If you were wondering whether the Bucks were going to sign anyone at all this summer, the answer is apparently yes.
After watching earlier targets Chase Budinger and Kevin Martin ink deals with the Timberwolves, the Bucks are reportedly close to signing former Mavericks and Grizzlies guard O.J. Mayo to a multi-year deal. Yahoo's Adrian Wojnarowski said so this afternoon, and everyone knows that deals don't happen without Woj reporting them first.
The 6'4" Mayo would be the only real shooting guard on the roster at this point, and presumably the Bucks will be paying Mayo to be their starter when all is said and done. Whether he can live up to that expectation is unclear. While he's always put up points, hit threes and racked up solid assist numbers for a secondary guard, Mayo has consistently posted mediocre advanced metrics, including a PER generally close to but not ever exceeding league average (15.0), a relatively high turnover rate and negative on/off differentials. Stylistically, he's a proven commodity from behind the arc and can finish around the hoop (generally around 60%), but lacks the burst to get there (or the line) as much as you'd want. In short he's a mixed bag, which means paying him more than mid-level-ish dollars comes with plenty of risk. And let's be realistic: the Bucks most likely will be paying him much more than the mid-level. Unfortunately, the novelty of being close to his brother Todd at Marquette likely won't translate into a discount.
Mayo was a relatively high-scoring starter in his first two years (around 18 ppg both years) but has never really progressed from there. He was eventually demoted to a sixth man role in Memphis, losing his starting job to defensive standout (and fellow Bucks free agent target) Tony Allen as Memphis found its groove without him. The Grizzlies subsequently let Mayo walk last summer before Dallas scooped him up on a relatively modest two-year deal that included a $4.2 million second year player option that he not surprisingly declined.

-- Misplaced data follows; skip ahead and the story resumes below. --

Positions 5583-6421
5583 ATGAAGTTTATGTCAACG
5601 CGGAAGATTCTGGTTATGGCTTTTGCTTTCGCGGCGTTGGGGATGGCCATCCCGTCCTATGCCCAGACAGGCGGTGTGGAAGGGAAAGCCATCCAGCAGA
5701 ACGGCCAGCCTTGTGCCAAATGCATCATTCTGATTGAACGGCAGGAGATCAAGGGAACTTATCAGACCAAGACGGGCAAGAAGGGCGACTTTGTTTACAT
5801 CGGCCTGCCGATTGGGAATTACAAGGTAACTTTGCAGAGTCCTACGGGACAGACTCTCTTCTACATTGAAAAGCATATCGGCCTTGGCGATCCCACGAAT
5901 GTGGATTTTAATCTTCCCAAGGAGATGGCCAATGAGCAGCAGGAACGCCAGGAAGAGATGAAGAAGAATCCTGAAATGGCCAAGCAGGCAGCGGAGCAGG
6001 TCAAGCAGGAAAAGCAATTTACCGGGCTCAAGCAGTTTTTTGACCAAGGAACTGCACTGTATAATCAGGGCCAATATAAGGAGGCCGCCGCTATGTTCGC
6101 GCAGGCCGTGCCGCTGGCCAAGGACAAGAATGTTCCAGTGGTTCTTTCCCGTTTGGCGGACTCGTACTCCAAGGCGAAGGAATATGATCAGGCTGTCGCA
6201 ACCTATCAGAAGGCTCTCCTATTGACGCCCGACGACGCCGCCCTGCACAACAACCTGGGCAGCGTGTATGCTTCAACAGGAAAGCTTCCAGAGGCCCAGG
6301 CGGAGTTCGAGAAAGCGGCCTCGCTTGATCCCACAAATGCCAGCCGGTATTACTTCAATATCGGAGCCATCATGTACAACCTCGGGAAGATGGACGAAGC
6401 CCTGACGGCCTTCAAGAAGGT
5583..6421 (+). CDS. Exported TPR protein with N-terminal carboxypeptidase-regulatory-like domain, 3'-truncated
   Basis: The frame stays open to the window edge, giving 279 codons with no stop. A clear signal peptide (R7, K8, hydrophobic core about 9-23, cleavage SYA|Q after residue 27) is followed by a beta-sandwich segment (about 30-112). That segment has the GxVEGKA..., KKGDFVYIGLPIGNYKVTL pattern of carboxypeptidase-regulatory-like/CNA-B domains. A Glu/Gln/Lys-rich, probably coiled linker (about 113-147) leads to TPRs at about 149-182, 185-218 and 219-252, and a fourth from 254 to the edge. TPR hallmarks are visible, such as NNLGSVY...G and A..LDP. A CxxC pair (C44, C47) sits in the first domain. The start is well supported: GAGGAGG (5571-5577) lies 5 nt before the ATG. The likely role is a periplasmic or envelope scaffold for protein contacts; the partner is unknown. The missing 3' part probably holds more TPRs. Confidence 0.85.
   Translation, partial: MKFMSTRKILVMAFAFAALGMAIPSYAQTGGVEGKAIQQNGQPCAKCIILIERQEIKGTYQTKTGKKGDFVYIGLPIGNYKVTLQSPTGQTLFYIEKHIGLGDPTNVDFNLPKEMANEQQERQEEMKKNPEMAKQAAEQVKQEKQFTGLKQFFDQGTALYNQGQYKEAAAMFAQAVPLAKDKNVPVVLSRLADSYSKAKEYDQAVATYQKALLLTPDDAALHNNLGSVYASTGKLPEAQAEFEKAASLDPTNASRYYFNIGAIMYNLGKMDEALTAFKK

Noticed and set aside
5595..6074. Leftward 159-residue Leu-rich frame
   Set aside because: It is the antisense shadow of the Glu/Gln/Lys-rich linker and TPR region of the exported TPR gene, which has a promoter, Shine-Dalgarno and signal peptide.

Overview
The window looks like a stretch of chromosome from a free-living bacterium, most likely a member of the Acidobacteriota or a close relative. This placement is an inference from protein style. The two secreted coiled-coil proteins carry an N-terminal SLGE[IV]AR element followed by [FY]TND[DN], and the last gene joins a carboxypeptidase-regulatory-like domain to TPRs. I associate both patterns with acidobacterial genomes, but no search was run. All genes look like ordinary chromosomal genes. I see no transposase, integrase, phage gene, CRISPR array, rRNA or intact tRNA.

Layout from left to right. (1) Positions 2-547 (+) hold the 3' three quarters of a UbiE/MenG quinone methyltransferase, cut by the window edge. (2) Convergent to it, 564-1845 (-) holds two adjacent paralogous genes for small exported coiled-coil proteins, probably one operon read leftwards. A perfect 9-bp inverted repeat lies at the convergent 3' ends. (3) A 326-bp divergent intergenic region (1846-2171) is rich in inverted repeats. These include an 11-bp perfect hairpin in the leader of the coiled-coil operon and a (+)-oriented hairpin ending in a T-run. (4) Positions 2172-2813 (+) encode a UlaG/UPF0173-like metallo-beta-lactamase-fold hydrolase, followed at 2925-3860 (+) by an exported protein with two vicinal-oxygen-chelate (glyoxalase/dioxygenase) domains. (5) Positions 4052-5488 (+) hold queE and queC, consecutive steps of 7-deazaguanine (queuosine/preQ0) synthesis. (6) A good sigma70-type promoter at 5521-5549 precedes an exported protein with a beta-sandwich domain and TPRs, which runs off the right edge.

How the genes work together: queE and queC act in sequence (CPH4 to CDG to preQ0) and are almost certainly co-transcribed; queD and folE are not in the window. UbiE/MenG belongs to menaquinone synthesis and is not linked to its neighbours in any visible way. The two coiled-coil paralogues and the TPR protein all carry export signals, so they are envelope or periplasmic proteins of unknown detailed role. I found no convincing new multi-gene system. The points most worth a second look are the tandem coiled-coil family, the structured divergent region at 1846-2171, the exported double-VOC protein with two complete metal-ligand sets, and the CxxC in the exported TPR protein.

In Dallas he re-emerged as a starter with the best basketball of his career before the all-star break (17.1 ppg, 4.3 apg, .463/.413/.856), but tailed off in the season's second half (10.9 ppg, 4.5 apg, .417/.392/..667). The biggest lowlight came in an April loss to his former club, after which coach Rick Carlisle unloaded on him to reporters about a perceived lack of effort and intensity. Mayo accepted the criticism and Carlisle later offered a bit more color to his tirade, but the episode underscored the good and the bad that comes with Mayo. He's talented, but leaves you wanting more.
As for how he fits into the Bucks' long-term plans...well, the obvious positives are that he can space the floor and he's not old (compelling, eh?). And his arrival should spare us from a huge offer for J.R. Smith (assuming rational thought is employed). But he's shown very little progression since entering the NBA, and so despite his relative youth it's unlikely that he blossoms into a whole lot more than he already is. Or moves the dial much one way or the other.
If you think he's going to derail the Bucks' from accidentally tanking...probably not. If you think he's a long term core piece...nope, he's not that either. Instead, he's a capable NBA starter, but not someone who will prevent you from looking for better options. And as is usually the case, his price tag and the expectations that come with it will go a long way to determining where this move falls on the "solid" to "stupid" scale.